This is the only Rocky film that doesn't begin with the word "ROCKY" scrolling across the screen in some shape or form.
Numerous fans have stated that they find this film to be confusing in terms of the title belt, and what exactly happens to it when Rocky is in Russia. This is most likely because the scene explaining what would happen to the belt was cut from the film, and replaced with a newspaper montage. Initially, between Apollo's funeral and the Rocky/Drago press conference, there was to be a scene in which Rocky visits the U.S. boxing board. Whilst there, he is told that they will not sanction the fight, and if he goes ahead with it, he will not be allowed to carry the title. This scene was cut prior to release as it was felt to slow up the film too much, and it was replaced with the much briefer newspaper montage.
This is the only Rocky film where the music is not composed by Bill Conti.
In reality, Soviet Heavyweights were not allowed to box professional fighters during the Cold War.
Europe's 1986 hit The Final Countdown is often falsely stated as being in this film, due in no small part to the song's similarity to Vince DiCola's score. In actuality, this song was released AFTER Rocky IV's theatrical release.
If you look carefully at the very opening scene (the American glove and the Russian glove colliding), you can see that a split second after the gloves collide and a split second before they're covered by the explosion, the Russian glove breaks in half and falls to the ground.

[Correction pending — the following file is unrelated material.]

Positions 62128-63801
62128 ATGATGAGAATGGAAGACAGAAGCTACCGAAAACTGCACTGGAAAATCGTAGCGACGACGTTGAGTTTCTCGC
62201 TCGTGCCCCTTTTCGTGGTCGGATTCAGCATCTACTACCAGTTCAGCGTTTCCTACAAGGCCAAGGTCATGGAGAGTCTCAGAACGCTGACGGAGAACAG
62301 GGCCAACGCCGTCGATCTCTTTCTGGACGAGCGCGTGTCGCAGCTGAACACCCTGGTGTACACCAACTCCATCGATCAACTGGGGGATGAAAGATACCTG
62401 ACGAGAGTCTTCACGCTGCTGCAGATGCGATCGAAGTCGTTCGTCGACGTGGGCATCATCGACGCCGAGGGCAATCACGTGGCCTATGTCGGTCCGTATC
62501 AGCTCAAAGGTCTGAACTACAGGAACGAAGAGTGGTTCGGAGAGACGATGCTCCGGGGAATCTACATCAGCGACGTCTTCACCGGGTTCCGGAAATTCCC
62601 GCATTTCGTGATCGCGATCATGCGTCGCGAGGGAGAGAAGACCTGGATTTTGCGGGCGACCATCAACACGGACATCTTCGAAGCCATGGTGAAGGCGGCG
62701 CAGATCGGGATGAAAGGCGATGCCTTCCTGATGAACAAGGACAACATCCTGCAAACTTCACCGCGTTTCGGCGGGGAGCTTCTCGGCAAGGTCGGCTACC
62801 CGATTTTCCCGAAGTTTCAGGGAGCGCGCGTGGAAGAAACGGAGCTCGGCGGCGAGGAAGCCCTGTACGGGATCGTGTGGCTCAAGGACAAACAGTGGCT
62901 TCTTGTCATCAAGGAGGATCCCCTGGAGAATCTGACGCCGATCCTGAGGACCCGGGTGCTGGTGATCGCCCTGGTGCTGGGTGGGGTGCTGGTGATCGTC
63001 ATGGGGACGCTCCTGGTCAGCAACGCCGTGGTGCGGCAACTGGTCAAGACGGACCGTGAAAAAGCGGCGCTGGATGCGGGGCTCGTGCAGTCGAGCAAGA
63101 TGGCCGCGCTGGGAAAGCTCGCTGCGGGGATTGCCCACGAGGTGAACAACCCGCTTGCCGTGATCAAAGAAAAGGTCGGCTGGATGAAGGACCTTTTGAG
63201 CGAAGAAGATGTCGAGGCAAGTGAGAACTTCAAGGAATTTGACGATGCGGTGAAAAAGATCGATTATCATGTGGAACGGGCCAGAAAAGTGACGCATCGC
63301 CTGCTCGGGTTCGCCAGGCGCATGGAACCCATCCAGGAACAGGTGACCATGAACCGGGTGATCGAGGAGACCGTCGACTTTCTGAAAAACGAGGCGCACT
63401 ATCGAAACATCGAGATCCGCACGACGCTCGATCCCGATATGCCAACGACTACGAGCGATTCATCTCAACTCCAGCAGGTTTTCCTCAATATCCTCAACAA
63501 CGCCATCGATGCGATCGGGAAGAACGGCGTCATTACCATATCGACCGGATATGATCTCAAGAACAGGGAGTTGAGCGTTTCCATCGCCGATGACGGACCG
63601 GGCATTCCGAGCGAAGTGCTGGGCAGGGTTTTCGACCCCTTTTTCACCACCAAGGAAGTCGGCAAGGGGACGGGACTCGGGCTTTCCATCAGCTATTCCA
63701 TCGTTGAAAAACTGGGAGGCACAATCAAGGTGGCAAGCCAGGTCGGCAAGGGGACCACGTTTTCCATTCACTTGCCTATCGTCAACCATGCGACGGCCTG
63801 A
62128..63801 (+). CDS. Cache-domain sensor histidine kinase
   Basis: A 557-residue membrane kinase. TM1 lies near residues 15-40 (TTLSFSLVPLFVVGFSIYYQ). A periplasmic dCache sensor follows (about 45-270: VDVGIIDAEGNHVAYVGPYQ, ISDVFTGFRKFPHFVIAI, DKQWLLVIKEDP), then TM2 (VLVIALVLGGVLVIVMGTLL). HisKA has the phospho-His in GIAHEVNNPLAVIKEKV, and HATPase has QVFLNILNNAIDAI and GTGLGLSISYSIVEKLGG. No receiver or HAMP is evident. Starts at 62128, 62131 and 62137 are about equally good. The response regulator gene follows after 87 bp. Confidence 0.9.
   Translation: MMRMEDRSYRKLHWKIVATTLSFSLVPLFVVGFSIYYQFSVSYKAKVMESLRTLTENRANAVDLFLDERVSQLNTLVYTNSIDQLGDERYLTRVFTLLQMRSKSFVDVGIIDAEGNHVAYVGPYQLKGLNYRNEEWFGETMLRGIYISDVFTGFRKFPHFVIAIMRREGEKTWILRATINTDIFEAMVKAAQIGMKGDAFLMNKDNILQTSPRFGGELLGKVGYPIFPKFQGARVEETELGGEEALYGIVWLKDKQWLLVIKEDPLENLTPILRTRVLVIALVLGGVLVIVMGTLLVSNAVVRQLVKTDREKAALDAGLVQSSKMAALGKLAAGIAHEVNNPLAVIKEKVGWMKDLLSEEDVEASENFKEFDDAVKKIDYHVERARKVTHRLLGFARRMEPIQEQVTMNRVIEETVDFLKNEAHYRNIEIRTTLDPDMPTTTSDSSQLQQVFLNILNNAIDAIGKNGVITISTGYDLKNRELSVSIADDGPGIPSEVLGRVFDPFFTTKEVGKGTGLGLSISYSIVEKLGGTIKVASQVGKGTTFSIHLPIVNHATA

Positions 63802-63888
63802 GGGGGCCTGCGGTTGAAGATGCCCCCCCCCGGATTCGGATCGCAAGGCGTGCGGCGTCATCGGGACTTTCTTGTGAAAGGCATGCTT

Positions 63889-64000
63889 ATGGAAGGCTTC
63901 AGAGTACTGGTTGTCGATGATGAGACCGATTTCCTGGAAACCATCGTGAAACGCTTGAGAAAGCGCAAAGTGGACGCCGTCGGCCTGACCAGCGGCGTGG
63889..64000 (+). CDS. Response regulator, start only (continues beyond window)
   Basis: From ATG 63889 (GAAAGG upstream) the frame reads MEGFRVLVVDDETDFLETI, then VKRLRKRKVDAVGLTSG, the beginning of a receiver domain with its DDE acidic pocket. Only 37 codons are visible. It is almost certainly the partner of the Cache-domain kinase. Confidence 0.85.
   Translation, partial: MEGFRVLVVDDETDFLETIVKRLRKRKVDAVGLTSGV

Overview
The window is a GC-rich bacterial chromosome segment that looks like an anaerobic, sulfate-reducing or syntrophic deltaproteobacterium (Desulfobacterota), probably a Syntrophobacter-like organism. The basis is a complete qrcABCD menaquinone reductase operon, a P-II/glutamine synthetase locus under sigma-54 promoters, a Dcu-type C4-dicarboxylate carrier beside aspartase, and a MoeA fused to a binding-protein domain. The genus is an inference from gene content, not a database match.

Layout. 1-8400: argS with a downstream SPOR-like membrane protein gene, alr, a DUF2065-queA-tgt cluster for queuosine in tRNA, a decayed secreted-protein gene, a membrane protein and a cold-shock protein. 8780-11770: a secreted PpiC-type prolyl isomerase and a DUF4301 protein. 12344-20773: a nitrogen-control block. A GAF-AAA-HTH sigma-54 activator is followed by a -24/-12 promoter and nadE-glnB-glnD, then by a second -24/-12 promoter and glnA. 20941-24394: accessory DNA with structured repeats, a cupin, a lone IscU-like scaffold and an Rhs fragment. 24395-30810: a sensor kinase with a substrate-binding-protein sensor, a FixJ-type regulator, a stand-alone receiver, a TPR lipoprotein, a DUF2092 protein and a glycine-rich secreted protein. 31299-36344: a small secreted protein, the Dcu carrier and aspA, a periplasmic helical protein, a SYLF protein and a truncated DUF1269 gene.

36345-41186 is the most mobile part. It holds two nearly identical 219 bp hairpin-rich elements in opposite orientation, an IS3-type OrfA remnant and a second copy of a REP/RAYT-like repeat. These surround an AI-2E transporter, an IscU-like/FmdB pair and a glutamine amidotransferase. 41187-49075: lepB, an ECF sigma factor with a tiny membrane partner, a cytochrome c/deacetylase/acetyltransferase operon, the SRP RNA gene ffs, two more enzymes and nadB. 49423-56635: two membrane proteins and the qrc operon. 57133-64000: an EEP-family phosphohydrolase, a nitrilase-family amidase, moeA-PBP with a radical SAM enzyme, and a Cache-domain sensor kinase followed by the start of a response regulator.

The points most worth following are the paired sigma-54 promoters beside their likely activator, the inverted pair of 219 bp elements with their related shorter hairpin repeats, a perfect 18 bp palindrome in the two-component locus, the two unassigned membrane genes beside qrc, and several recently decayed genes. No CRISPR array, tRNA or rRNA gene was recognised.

Sylvester Stallone met Dolph Lundgren personally before auditions for the Ivan Drago character were held. Stallone told Lundgren that he had a good chance to get the part, but advised him to gain twenty pounds of muscle.
When shooting the film, Sylvester Stallone decided that for the shooting of the fight, he and Dolph Lundgren should hit one another for real, so as to increase the intensity of the scene. After doing three takes of Rocky taking shots to ribs, Stallone felt a burning in his chest, but ignored it. Later that night, he had difficulty breathing and was taken to a nearby emergency room. It was discovered that his blood pressure was over 200, and he had to be flown on a low-altitude flight from Canada to St. John's Hospital in Santa Monica, where he remained in intensive care for eight days. What had happened was that Lungren had punched him so hard in the chest, Stallone's heart had slammed up against his breastbone and began to swell, cutting off the blood supply and restricting the oxygen flow throughout the body.
While this film was Dolph Lundgren's break-out role, it wasn't his first appearance on the big screen. He had a minor role in the James Bond film A View to a Kill as one of General Gogol's bodyguards.
The training scenes set in Russia were actually filmed in Wyoming; the farm is located in Jackson Hole, and most of the exterior shots were filmed in the Grand Teton National Park. The fight itself was shot at the PNE Forum at Hastings Park in Vancouver, British Columbia.
This is the first film in which Gonna Fly Now is not sung, although a few bars of the song are incorporated into Vince DiCola's score. Rocky V also only features part of the song in instrumental form. It wouldn't be until Rocky Balboa that the song, lyrics and all, would reappear.
The Creed/Drago fight takes place at the MGM Grand hotel/casino. The MGM Grand was sold to Bally Entertainment Corporation and renamed Bally's Las Vegas. A new and much larger MGM Grand was built, opening in 1993. The new MGM makes an appearance in Vegas Vacation (1997.)
Rocky IV was the highest grossing film in the Rocky series, taking some $300 million worldwide.